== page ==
business negotiation best practices

Business Negotiation Best Practices

Here are business negotiation best practices that never go out of style:

Business Negotiation Best Practices

1. Always negotiate in good faith:

Business negotiations are a form of communication. You communicate your needs, wants, and expectations to the other party, and they do the same in return. They may be honest or dishonest, and you need to read between the lines.

A business negotiation can be like a chess match. You and the other party are each trying to outmaneuver each other to win.

We all have certain “hot buttons” in life, things that make us angry or upset when pushed. These are the things that make us want to say “no.”

If you push someone’s hot buttons, they will become angry or upset. You can probably use this knowledge to your advantage if you are so inclined.

If someone has a bad temper, you can get them riled up just by pushing their buttons. If they are afraid of something, you can threaten them with it if they don’t agree to your terms. If they have a need or want (such as needing more time or money), you can promise them what they want if they agree to what you want.

2. State your bottom line but be willing to concede on certain points:

Don’t try to win every point in a business negotiation! You will look foolish if you try. If you are negotiating the price of an item, for example, and you know from the outset that you will pay no more than $500, don’t try to win the point of getting the item for $450 or even $475.

If you are negotiating a raise with your boss, don’t try to win the point of getting a $2,000 raise instead of $1,500.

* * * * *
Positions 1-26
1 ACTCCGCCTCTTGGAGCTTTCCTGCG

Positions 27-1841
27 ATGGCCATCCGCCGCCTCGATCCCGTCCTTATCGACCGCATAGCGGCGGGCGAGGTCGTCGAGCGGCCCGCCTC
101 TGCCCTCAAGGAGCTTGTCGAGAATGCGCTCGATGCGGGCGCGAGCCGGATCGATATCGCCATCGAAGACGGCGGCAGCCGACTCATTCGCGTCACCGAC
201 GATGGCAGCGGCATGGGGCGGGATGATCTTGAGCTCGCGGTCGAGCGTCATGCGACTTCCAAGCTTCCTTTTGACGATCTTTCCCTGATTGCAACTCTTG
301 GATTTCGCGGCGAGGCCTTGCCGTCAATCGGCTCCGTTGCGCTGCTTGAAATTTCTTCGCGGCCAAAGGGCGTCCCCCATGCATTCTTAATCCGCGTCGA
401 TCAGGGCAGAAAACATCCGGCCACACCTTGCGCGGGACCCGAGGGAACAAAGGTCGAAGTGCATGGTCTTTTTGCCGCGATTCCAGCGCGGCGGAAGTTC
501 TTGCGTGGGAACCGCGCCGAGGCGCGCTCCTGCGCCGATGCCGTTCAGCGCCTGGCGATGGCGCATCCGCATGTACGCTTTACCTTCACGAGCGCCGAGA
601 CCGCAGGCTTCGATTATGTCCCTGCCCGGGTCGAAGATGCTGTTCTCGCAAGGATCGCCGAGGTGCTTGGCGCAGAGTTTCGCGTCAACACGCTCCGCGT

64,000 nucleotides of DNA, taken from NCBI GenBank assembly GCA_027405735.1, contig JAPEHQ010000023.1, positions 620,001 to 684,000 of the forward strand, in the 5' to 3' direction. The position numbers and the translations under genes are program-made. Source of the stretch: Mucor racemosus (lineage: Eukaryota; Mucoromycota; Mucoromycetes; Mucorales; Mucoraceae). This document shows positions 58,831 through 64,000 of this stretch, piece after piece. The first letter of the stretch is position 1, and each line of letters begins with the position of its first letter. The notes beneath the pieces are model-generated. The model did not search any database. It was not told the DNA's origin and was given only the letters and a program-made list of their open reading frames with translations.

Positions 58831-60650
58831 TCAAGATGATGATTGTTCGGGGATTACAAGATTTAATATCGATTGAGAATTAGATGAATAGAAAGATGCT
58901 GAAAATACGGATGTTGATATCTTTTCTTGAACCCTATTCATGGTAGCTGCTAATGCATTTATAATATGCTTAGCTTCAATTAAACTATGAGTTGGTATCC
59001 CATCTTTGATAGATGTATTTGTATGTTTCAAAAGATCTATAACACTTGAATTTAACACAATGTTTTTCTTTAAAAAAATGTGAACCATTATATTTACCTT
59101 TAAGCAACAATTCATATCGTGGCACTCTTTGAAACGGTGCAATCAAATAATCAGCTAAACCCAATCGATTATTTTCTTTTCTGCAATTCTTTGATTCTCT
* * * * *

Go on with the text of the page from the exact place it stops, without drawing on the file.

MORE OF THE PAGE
3. Be willing to walk away from a deal if you are not satisfied with it:

Always know your bottom line and be prepared to walk away from a deal if you are not satisfied with it. You won’t get what you want if you don’t ask for it!

Quality is a major issue in most business negotiations. If you aren’t willing to walk away from an inferior product or service, then you probably won’t get what you want in any negotiation. Just because someone wants to sell something doesn’t mean they will give it to you if they think they can get more money for it elsewhere.

To put yourself in a good negotiating position, always be willing to walk away from any deal that doesn’t work out in your favor. Sometimes walking away is the best way to get what you want!

4. Be professional, even if the other party isn’t being professional or respectful:

Sometimes people are just rude or inconsiderate when conducting business transactions. If this happens, simply ignore their behavior and proceed as professionally as possible. If someone insults or berates you during a business negotiation (or during any other type of communication), simply acknowledge them for their concern and continue as if nothing happened.

Never allow another person’s bad behavior to affect your behavior! You will look foolish if you let a rude person upset or anger you! Don’t be afraid to stand up for yourself and tell them how their behavior has affected you! If necessary, remove yourself and/or the other party from the situation until things cool down.

If someone is giving off bad energy during a negotiation, acknowledge it and remove yourself from the situation until he or she is ready to conduct business again in a professional manner. Your actions may save your deal!

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